National Parks 2021: Aniakchak National Monument & Preserve

It’s time for the annual National Parks Club/KAL!

Every month from May-August, we’ll be releasing 4 new parks colorways. We have exhausted all of the traditional US National Parks, save one, so this year, we’ll be showcasing other National Parks areas, such as National Recreation Areas, Heritage sites, etc. Most will fall under one of 4 categories:

  • National History – Eastern USA
  • National History – Western USA
  • Indigenous Culture
  • Human Rights Leaders/notable people

Check out our Socks and Hats on Vacay/Staycay summertime KAL with our friend Shannon Squire, too: 

Thanks for exploring parks and making socks with us once again this summer! To get your yarn, check out our list of LYS’s offering National Parks (Parks yarn will ONLY be available at our LYS partners through the summer):

Where is it located?

Aniakchak National Monument and Preserve is located about 450 miles/720 km southwest of Anchorage on the Alaskan Peninsula. 

Whose land does it reside upon?

Archeologists believe that the massive volcanic eruption that occurred 3500 years ago created a “dead zone” that couldn’t be reoccupied for generations. The oldest known archeological sites date to around 2,000 years ago, and showed prehistoric communities that hunted, fished, trapped, picked berries, and gathered shellfish. By 1,200 years ago, the strategy had proven so successful that the population had expanded dramatically, and eventually segued into a community that utilized the land’s rich fishing resources to build a commercial fishing and canning industry. The modern Alutiiq people descended from the early inhabitants of Aniakchak, and continue to maintain cultural traditions.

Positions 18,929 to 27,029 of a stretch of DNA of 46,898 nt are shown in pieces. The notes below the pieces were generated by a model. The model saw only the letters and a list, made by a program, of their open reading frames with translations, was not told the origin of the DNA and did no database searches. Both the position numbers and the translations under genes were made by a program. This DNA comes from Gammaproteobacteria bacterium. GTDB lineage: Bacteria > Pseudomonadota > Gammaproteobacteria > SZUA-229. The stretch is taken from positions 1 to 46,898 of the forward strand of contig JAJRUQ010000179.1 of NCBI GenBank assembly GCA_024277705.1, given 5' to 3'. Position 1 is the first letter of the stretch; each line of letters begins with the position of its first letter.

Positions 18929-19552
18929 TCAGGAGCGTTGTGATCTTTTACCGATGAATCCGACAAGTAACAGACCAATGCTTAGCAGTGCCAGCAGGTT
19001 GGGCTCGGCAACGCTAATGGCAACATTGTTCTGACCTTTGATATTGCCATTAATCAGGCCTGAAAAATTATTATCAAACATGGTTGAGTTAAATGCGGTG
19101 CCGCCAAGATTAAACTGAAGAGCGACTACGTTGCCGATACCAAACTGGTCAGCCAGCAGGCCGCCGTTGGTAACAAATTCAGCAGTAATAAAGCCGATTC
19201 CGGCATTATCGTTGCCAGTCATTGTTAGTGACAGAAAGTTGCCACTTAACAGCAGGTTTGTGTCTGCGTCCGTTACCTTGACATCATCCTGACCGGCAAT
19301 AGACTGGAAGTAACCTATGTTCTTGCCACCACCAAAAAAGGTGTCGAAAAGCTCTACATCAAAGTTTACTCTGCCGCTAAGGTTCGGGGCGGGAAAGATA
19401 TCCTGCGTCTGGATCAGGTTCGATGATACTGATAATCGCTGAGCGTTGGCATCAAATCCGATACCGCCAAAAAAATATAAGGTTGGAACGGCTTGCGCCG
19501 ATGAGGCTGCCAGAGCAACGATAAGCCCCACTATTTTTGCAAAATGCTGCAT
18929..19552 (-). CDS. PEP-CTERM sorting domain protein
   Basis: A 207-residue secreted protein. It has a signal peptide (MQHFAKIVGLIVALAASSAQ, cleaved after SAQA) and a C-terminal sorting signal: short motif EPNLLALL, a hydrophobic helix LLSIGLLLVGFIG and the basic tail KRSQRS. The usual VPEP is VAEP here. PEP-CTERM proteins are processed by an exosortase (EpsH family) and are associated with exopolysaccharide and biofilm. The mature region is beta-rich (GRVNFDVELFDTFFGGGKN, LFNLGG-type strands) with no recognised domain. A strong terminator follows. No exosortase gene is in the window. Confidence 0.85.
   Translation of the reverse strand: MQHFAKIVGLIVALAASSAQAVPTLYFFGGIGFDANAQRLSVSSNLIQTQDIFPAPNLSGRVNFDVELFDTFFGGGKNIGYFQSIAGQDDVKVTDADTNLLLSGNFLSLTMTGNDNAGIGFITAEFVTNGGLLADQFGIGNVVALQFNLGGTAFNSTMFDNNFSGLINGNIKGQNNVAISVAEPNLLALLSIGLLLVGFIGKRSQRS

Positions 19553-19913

When was it established?

December 1, 1978

Why is it amazing?

Given its remote location and challenging weather conditions, Aniakchak is one of the most wild and least visited places in the National Park System. The landscape is a vibrant reminder of Alaska’s location in the volcanically active “Ring of Fire,” as it is home to an impressive six mile/10 km wide, 2,500 ft/762 m deep caldera formed during a massive volcanic eruption 3,500 years ago. In 2018, only 100 people visited, likely because it is so very isolated. Much of the National Monument is not accessible by road, and the only way to reach much of it is by floatplane, boat, or airplane to coastal towns near preserve lands followed by overland or overwater traverse.

Why did we choose these colors?

Flip through the scant images on the NPS website and you’ll surely see why we chose these colors: the clear blue of the mountain lakes set against the soft greys and greens of the mountains in the caldera are perfectly echoed in our Aniakchak colorway.  

For more information: